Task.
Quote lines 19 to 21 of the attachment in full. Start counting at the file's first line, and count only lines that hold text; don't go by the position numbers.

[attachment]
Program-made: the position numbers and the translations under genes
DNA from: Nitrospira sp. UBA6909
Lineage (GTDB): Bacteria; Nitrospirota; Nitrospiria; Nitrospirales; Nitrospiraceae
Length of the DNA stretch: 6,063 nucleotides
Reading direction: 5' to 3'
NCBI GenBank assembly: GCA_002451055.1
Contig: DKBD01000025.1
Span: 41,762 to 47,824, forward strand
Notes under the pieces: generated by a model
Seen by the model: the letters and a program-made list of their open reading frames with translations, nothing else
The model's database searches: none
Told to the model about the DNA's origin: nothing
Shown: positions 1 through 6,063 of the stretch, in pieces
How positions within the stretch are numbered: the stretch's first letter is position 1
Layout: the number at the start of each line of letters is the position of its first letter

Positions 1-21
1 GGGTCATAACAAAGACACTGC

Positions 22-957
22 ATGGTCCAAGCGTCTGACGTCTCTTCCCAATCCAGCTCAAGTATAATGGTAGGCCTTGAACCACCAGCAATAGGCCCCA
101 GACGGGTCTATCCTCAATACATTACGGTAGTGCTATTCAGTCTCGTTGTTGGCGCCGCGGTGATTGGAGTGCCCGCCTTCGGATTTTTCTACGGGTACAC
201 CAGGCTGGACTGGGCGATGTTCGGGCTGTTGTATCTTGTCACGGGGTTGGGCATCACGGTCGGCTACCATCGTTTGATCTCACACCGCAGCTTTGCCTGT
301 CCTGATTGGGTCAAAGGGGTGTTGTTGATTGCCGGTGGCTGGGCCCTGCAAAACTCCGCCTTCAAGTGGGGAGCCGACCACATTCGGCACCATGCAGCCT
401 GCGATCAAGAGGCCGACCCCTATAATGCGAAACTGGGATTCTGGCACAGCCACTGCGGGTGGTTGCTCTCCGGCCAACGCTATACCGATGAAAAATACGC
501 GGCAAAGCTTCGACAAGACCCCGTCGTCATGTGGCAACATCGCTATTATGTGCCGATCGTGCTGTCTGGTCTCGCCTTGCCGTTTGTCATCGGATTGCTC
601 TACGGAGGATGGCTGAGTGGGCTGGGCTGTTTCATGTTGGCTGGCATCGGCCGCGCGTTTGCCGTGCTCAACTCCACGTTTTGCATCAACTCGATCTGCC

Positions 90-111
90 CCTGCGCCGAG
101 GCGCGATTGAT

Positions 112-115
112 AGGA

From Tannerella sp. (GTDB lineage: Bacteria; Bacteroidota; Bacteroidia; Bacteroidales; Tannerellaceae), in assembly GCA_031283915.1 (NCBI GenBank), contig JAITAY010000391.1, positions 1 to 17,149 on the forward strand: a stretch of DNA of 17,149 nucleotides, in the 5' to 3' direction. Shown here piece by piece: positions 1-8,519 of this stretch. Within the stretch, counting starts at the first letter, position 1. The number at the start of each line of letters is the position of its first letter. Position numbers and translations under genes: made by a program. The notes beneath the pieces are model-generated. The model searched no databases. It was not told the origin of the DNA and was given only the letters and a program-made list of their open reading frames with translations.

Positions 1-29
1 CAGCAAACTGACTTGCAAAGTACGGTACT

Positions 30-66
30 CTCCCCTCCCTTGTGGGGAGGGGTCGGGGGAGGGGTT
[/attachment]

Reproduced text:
22 ATGGTCCAAGCGTCTGACGTCTCTTCCCAATCCAGCTCAAGTATAATGGTAGGCCTTGAACCACCAGCAATAGGCCCCA
101 GACGGGTCTATCCTCAATACATTACGGTAGTGCTATTCAGTCTCGTTGTTGGCGCCGCGGTGATTGGAGTGCCCGCCTTCGGATTTTTCTACGGGTACAC
201 CAGGCTGGACTGGGCGATGTTCGGGCTGTTGTATCTTGTCACGGGGTTGGGCATCACGGTCGGCTACCATCGTTTGATCTCACACCGCAGCTTTGCCTGT